July 2021, Vol. 40, No. 7

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Wrong Revenge

posted on July 14, 2021

[336 words]

In September of 1982, relatively healthy people around the Chicago area began dying unexpectedly. Soon it was discovered they all had been poisoned with cyanide ingested from Tylenol they had taken. Panic ensued. 

Tylenol was taken off the shelves and police searched for any clues to who had done the tampering. Authorities asked the public for any tips that might lead to the capture of the man involved.

A local bar owner Martin Sinclair knew a man by the name of Rodger Arnold who kept cyanide in his home. So he reported it to the police and Arnold became a suspect. Arnold turned out to have nothing to do with the tampering but the media attention and the stress of the investigation made him suffer a nervous breakdown. He felt his life had been ruined by Sinclair.

So the next summer he waited outside the bar and when he saw Sinclair come out he went up and shot him. Only it wasn’t Sinclair, just a man that looked like him. He would serve 30 years in prison for the murder of a random stranger.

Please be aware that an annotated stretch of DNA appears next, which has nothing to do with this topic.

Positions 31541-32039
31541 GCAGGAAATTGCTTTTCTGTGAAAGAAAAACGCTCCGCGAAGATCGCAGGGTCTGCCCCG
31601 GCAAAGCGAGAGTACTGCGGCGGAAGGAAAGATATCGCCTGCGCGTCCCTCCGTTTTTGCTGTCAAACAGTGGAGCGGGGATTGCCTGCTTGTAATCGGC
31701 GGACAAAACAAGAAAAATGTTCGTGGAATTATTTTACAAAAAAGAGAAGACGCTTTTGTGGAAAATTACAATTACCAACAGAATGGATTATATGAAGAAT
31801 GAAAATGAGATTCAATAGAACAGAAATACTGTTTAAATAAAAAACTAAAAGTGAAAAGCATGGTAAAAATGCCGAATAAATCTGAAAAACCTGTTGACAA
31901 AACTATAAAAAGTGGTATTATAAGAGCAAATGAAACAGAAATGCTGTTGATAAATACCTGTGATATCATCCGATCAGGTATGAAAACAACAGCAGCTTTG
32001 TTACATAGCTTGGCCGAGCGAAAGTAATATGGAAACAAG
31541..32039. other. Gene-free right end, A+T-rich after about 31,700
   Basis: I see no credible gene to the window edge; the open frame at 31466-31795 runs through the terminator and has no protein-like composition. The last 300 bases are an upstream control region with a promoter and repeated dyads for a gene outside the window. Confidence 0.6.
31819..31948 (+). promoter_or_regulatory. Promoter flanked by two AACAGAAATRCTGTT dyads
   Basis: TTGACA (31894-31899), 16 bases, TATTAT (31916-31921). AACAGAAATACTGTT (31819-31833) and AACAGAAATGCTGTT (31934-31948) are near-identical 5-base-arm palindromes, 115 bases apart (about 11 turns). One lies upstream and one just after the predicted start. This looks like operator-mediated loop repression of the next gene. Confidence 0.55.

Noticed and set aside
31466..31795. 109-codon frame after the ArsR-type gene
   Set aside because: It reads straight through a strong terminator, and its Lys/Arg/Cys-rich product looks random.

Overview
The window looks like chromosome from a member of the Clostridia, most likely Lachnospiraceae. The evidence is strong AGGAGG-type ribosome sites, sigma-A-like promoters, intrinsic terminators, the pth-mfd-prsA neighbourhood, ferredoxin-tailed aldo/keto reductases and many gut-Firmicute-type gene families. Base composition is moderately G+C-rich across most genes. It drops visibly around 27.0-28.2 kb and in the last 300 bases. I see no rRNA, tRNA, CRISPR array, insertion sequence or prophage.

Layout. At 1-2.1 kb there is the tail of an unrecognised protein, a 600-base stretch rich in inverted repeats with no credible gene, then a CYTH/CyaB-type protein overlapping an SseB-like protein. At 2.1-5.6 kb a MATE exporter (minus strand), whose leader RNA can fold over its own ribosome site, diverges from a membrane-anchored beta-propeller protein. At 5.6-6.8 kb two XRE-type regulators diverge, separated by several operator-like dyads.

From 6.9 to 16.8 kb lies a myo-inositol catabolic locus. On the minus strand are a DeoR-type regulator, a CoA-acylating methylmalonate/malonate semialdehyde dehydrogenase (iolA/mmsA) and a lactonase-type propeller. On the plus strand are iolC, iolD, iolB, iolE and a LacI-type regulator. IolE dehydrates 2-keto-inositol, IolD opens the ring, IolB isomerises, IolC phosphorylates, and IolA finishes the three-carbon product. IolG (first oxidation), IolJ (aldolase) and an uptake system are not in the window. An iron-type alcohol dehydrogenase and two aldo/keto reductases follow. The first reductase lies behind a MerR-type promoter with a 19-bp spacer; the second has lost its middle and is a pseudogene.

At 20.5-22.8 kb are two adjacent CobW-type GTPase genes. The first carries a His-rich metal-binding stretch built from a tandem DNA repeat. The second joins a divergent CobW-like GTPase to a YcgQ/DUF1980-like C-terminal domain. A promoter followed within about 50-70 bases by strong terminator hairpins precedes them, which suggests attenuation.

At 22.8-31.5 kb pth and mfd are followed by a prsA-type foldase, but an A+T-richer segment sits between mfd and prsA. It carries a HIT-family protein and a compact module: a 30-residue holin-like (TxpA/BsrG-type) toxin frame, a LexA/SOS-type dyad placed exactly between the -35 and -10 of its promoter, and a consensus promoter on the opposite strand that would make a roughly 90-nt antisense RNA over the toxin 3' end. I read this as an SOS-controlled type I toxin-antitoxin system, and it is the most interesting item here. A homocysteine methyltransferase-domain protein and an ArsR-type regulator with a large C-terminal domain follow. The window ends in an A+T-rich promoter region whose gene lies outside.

A man so upset that anyone could think him guilty of indiscriminate murder went did just that in an attempt of revenge.

So often in trying to make someone pay for a wrong we just end up hurting everyone else. Vengeance isn’t something we are good at, best leave it to the experts.

Never take your own revenge, beloved, but leave room for the wrath of God, for it is written, ‘VENGEANCE IS MINE, I WILL REPAY,’ says the Lord.” (Romans 12:19).

Don’t make the mistake of thinking revenge is the answer. Even if you “get” the right person, countless others may be harmed. As we read in 1 Thessalonians 5:15, “See that no one repays another with evil for evil, but always seek after that which is good for one another and for all people.” Revenge doesn’t seek the good of anybody. It only adds to the body count.

Barry Haynes
Hope church of Christ
Hope, AR

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